Albeit the West (USA/its allies) covers an example whereby the marketing – or selling as used here interchangeably- of war becomes so painfully obvious that it commands further attention, today, one must delve into an even more alarming situation. That is, the terrorist use of social media to sell warfare; specially, in an uncertain and fast changing world.[1] Having said that, it is also imperative to turn the heed towards the (Middle) East to identify the means employed by, say, Russia and Israel to see the wider context wherein the Marketing of War occurs.

If one were to start with the Western milieu, s/he could focus on how the political leadership of the USA/UK had to sell the war locally and globally a priori stepping their foot in Iraq, in 2003. To this end, speeches a plenty that adopted rhetorical justifications such as the security narrative, placing emphasis on the alleged Iraqi possession of Weapons of Mass Destruction –WMD–[2], managed to masquerade any latent motives in view of how their claim relied on false intelligence.[3] In point of fact, the Bush 2 administration was accused for having utilized propaganda -i.e., lies/political manipulationof controversial justification so as to win public support on the Iraqi intervention.[4] Needless to add, RAND proposed the use of strategic marketing techniques/tactics to condition the civilian population, limit antiwar/opponent preferences while, synchronously, augment friendly or favor force decisions in the battlefield.[5] All in all, the superficiality and ideological exaggerations of George W. Bush, opened Pandora’s Box with detrimental consequences since Iraq fell short of being democratized as the American President preached whilst, a broader destabilization occurred.[6]

A parenthesis worth noting here is that, a rather subtle/refined method when marketing war to the unsuspicious (local/international) public in the 21st century may be the hiring of mercenaries; as, it is in the latter’s interest to wish to prolong the war (say, the US 16-years stay in Afghanistan) in view of how that would enrich them further.[7] Subsequently, governments relish less (population) dissent as otherwise the case where the need for conscription would arise before waging a war.

To remain within the Western context, the movie industry in combination with the social media revealed their muscles given the rise of threats contra Muslims in America that became evident in the wake of the screening of the movie “American Sniper”; more specifically, myriads of fierce messages aiming Arab/Muslim US people from social media vehicles like Facebook/Twitter, predominantly by those who watched the aforesaid film, were reported.[8] However, considering how a reaction is what shall certainly follow an action, the aforementioned backlash culminated with the Islamic State (IS) utilizing partial content from such, of late, popular Hollywood movies (i.e., ‘American Sniper’ amongst others like ‘The Hunger Games’) so that to reuse in propagandistic videos.[9] Indeed, terrorists have been very efficient in utilizing the Internet for the spread of their poison and the creation of networks.[10]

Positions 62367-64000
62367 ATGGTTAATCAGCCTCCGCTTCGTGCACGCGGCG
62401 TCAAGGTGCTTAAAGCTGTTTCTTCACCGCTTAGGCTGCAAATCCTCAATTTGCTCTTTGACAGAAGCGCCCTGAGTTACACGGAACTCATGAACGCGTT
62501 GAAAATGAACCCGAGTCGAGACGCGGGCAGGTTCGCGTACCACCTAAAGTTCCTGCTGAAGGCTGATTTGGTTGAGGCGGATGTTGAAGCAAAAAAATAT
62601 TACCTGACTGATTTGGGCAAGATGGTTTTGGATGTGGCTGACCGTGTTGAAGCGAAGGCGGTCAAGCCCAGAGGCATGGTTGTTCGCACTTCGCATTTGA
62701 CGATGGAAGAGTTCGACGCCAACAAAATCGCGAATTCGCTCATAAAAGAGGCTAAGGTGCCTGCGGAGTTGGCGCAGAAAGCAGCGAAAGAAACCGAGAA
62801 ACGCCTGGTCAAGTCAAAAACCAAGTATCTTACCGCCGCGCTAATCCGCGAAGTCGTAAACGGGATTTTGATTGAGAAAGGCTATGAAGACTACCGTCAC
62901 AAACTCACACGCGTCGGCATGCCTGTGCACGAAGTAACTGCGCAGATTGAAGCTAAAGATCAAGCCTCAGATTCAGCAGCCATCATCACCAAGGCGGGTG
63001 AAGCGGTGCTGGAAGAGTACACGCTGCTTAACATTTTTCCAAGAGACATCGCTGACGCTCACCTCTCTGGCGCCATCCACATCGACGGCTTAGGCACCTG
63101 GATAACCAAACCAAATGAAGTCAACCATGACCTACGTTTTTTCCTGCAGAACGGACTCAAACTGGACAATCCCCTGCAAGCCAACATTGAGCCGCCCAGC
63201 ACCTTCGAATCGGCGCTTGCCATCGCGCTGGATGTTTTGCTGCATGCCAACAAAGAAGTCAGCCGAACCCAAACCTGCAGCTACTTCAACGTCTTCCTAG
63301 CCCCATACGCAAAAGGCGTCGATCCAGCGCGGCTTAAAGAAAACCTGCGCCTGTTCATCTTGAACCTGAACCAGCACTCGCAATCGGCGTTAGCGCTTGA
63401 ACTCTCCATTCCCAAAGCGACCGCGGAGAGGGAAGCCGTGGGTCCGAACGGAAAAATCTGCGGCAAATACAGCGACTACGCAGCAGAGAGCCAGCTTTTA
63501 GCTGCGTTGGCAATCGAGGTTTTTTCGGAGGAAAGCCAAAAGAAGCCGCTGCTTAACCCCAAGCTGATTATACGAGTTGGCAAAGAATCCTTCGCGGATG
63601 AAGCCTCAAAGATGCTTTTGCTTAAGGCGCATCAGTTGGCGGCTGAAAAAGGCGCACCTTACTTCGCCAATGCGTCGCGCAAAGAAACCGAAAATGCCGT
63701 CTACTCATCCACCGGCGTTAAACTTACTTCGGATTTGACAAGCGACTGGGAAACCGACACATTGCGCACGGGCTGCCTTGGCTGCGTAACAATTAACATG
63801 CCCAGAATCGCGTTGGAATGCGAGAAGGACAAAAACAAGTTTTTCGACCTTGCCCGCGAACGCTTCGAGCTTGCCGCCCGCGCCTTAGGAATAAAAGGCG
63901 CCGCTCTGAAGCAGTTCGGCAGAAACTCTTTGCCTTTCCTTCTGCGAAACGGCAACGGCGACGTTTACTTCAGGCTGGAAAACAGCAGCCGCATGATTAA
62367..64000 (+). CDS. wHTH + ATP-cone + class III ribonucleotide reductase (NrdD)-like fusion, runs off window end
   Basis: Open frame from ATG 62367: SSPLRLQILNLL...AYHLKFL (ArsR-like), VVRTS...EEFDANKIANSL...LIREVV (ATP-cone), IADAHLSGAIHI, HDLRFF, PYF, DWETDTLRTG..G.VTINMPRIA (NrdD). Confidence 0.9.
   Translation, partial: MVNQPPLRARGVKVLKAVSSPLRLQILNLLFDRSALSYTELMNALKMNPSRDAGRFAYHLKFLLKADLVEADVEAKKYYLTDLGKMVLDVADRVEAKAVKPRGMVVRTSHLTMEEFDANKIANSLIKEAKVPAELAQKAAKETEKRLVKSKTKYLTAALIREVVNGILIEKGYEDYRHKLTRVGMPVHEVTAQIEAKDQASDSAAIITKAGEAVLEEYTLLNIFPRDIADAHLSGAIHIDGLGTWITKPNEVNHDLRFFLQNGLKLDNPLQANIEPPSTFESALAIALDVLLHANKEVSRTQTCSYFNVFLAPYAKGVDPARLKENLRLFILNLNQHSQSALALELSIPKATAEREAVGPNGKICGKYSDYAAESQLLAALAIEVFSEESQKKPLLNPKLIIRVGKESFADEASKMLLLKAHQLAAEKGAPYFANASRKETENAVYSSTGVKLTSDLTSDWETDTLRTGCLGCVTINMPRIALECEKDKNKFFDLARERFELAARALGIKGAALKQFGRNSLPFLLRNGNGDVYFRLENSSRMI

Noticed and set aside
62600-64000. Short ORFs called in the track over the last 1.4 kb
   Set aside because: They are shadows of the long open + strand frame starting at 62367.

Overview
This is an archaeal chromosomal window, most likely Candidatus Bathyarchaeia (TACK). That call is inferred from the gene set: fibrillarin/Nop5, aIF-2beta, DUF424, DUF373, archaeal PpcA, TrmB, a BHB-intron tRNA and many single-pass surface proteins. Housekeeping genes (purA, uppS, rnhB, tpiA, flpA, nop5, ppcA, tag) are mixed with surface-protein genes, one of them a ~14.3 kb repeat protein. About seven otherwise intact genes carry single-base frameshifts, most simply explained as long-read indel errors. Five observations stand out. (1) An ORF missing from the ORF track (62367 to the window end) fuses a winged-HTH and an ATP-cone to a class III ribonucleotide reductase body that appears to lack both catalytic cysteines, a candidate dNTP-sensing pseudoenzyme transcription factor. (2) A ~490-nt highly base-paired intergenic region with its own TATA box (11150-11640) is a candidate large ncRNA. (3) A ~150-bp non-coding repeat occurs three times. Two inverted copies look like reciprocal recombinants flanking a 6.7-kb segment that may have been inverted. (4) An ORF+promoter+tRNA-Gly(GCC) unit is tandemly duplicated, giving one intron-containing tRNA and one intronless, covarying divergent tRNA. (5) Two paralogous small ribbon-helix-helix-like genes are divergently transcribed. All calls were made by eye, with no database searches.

Moving away from the West, in regards to the terrorist utilization of social media channels to market their wars, the propaganda used by Da’ish, for instance, encouraged “lone wolf” terrorists to commit atrocities in nations beyond the Middle East and Central/South Asia.[11] To be sure, cyber technology is all about adapting quickly and, terrorist groups alongside organizations do exactly that: without spending anything, they are able to recruit/radicalize new members with merely the use of social media. Western investments such as that of the EU amounting to $20 million into backing counter-radicalization,[12] reveals how the said groups happen to be way ahead of the West in this particular playing field. Not to mention, the momentousness of information operations -or, the multidimensional communications strategy- campaign of the IS led by its dominant media units that comprises of communiqués performing as proselytization/terror apparatuses.[13]

Moreover, when ISIS’s fighters from abroad (say, Britain) post on social media, they often refer to Syria’s “Five-Star jihad” while uploading selfies across Instagram or Facebook/Twitter for recruitment-related purposes.[14] Further, selling/supply presupposes buyers/demand wishing to consume the specific product on sale; in this case, buying into the (non-existent) fairy tale thanks to the various misleading photographs and/or professional videos that circulate over the internet. Nonetheless, one must note here that, the price for one to pay is extremely high: their own life!

On the negative side, IS and other extremist groups like Boko Haram of Nigeria exhibit online efficiency through, say, social media sites; admittedly, the internet facilitates their own marketing to the point of bolstering recruitment as, many youngsters from America have already joined IS – thereby, US (e.g., Homeland Security) officials carry out an homeopathic treatment to cure this particular thorn by using the very (young) individuals that terrorist groups strive to entice.[15]